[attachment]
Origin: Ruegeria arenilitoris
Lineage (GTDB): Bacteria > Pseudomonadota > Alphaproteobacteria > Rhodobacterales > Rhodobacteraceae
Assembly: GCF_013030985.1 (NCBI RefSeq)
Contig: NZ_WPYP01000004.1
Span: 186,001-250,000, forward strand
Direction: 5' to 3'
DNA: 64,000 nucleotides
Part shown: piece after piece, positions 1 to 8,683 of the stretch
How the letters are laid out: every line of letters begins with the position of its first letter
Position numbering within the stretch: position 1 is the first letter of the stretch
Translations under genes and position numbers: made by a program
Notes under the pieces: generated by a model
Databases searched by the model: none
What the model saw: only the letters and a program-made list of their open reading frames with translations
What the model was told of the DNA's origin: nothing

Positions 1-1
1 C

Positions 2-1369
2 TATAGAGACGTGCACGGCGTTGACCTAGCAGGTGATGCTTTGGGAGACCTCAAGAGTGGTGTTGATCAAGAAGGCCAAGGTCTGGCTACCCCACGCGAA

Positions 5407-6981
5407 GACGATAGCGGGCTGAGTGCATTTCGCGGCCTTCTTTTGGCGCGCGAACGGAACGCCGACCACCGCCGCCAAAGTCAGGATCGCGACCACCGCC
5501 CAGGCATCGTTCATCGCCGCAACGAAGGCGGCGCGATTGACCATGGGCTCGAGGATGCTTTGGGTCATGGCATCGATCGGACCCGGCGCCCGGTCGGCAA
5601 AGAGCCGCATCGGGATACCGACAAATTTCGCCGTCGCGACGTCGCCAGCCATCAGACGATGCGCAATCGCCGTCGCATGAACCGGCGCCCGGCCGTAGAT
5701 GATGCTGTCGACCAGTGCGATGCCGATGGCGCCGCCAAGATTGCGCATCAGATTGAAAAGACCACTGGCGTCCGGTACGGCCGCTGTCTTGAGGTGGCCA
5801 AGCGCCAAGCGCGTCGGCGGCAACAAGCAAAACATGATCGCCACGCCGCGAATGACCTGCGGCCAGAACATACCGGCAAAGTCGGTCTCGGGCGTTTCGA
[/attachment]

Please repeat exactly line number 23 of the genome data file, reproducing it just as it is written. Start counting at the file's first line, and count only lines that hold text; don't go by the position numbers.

5601 AGAGCCGCATCGGGATACCGACAAATTTCGCCGTCGCGACGTCGCCAGCCATCAGACGATGCGCAATCGCCGTCGCATGAACCGGCGCCCGGCCGTAGAT